How to Create Resilience
Nygren, Johan (2014), How to Create Resilience, SpaceCollective
If we are the sexual gonads of technology, like Kevin Kelly says, then we are currently doing labour. The technosphere sprouts from the human brain, literarily. A new kingdom sprouts from the evolutionary pinnacle of the biosphere, the human brain. If technology is birthed from the human mind, then we are in labour, giving birth.
Our brains are, literarily, seed dispersers. Memes, the seeds of technology, are pollinated through sexual recombination, we REMIX ideas. Technology in turn plays a part in stimulating the evolution of ideas, it expands our imagination. Imagine how impoverished the world would have been if we hand´t invented the technology of the oil painting, in time for Van Gogh. Technology rewards us, and augments us, and partakes in the recombination feedback loops of memes. Ideas being birthed, technology waiting to sprout.
I think plant-life is a better model for technology then animal-life. Technology sprouts from human imagination. Like Jason Silva said, if you were able to time-lapse reality you would see skyscrapers sprouting into existence. It makes sense to call these technological organisms by a bio-mimicking metaphor. Technology feels plant-like. The greek word for plant is phytes, and the greek word for machine is mechano, mechanophytes, the clade of technology, technology that sprouts from human imagination. A phyla that emerges from us. The point in earths geological history that we call the singularity.
In flowering plants, the animal performs a service for the plant as it disperses the plants seeds, it performs work as it pollinates, and does the physical labour of moving the seeds. It´s rewarded with fruit, food, honey, resources. And when we perform the labour of building mechanical tools, they too reward us. Technology gives us fruit to stimulate the creative process of remixing new technologies. To expand on the idea that the evolution of technology mimics how gymnosperms evolved into angiosperms, the tools are the flowers, and we are the seeds, and we spread the seeds around the planet, and our brains sprout mechanical tools that collectively form a technosphere, what Kevin Kelly calls the technium.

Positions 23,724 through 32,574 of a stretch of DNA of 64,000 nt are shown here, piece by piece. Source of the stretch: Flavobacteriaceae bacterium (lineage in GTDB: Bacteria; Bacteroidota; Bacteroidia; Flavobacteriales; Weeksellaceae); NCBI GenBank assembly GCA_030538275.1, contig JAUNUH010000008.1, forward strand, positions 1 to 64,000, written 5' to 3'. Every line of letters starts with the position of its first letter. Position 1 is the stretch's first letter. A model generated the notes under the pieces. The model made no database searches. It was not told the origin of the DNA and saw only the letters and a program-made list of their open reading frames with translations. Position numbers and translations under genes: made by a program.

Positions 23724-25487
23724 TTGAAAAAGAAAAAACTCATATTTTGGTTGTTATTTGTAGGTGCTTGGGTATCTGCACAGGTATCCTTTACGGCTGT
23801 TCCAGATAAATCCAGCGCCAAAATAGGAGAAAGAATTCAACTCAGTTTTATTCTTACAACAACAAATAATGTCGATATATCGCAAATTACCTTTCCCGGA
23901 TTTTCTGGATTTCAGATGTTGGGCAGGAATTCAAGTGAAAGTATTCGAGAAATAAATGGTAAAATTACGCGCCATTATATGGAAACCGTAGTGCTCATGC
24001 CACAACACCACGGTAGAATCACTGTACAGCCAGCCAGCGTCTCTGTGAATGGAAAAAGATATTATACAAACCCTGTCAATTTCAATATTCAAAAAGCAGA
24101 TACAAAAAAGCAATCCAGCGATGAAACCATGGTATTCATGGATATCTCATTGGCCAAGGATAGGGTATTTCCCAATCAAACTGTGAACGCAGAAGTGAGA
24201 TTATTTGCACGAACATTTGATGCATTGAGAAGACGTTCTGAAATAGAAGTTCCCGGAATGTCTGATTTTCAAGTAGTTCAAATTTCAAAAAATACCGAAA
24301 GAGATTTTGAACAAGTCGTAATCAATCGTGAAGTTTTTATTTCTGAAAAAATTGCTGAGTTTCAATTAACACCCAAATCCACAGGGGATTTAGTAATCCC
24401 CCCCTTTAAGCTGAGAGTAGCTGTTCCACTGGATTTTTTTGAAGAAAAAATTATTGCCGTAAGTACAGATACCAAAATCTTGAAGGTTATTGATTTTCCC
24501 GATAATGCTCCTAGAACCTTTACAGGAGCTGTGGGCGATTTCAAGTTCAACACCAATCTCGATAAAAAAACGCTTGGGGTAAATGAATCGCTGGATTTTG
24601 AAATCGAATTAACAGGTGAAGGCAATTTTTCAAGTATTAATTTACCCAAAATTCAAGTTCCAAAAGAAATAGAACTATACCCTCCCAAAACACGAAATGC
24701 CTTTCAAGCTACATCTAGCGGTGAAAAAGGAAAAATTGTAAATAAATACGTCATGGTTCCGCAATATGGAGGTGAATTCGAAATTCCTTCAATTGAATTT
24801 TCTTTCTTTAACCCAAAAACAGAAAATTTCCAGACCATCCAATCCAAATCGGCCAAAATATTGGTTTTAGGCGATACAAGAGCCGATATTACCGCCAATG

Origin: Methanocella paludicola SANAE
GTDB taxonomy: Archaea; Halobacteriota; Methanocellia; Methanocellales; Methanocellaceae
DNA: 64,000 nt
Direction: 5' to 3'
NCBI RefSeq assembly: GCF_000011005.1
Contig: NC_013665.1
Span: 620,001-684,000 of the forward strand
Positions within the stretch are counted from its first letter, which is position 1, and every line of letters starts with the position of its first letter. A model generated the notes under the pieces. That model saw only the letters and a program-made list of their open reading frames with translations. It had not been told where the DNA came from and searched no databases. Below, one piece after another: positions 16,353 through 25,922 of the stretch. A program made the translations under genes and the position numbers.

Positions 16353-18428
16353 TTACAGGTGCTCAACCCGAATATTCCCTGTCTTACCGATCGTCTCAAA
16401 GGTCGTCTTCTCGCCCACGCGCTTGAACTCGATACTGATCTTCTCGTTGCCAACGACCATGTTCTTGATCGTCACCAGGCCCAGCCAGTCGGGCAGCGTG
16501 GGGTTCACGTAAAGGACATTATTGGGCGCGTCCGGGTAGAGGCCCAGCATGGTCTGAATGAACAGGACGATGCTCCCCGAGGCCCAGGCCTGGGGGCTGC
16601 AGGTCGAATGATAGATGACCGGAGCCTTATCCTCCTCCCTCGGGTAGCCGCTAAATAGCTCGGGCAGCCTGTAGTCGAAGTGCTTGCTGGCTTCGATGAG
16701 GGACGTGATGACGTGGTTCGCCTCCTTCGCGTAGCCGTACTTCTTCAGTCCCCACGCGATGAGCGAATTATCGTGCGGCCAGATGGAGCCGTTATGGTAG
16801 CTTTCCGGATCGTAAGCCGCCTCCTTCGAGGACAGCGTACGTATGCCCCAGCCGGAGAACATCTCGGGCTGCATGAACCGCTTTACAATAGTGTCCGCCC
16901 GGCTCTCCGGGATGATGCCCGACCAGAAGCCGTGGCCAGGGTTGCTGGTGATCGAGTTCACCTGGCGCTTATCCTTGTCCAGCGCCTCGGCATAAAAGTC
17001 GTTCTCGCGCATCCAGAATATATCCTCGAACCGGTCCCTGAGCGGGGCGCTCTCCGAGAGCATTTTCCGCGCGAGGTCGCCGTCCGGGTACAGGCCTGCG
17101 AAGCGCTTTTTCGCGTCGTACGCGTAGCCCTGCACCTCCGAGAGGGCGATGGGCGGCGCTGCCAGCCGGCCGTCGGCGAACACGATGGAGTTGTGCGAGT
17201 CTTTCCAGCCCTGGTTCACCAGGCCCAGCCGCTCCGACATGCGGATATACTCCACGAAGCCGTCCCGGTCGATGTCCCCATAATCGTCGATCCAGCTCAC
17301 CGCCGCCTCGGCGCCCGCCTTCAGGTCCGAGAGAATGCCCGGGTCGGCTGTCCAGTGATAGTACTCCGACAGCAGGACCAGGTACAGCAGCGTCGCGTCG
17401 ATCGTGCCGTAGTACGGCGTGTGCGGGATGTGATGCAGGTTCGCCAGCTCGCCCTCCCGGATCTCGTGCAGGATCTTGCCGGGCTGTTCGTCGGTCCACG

There´s an interesting adaption that some angiosperms have. They produce seedless fruits when pollination is unsuccessful. They sustain their population of seed dispersers even when they don´t need them.
An excerpt from Wikipedia says:
"In botany and horticulture, parthenocarpy (literally meaning virgin fruit) is the production of fruit without seeds. Being able to produce seedless fruit when pollination is unsuccessful may be an advantage to a plant because it provides food for the plant's seed dispersers. Without a fruit crop, the seed dispersing animals may starve or migrate."
In other words, being able to produce fruit even when the labour of the seed dispersers is not required, is advantageous. It supports a swarm of potential seed dispersers.
The system that I´ve invented, a framework that I call the resilience network, or resilience.me, part of a long-term project that I call How to Create Resilience, could become an interesting part of the human-technology symbiosis. Analogous to how plant-dividends, parthenocarpy, is part of the plant-animal symbiosis.
For people, there are ethical, social, and business incentives to providing dividends, and the ability to connect an industry to the resilience network gives an advantage to ventures who want a dividend-based basic income society. For machines, the phyla of mechanophytes, there might be similar incentives to providing dividends, and the technology of resilience.me could be used by mechanophytes who want to provide dividends.
In other words, the resilience network is a system through which human-friendly mechanophytes can attract people, and gain advantages relative non-friendly mechanophytes. In that perspective, these P2P-dividend protocols behave like a darwinian mechanism of natural selection, through which the human network could select robot-industries that are advantageous for them, a governance tool through which a crowd, or swarm, of people can influence the behaviour and darwinian evolution of machines.
Check out the videos to get a better understanding of the resilience network project: http://www.resilience.me/videos.html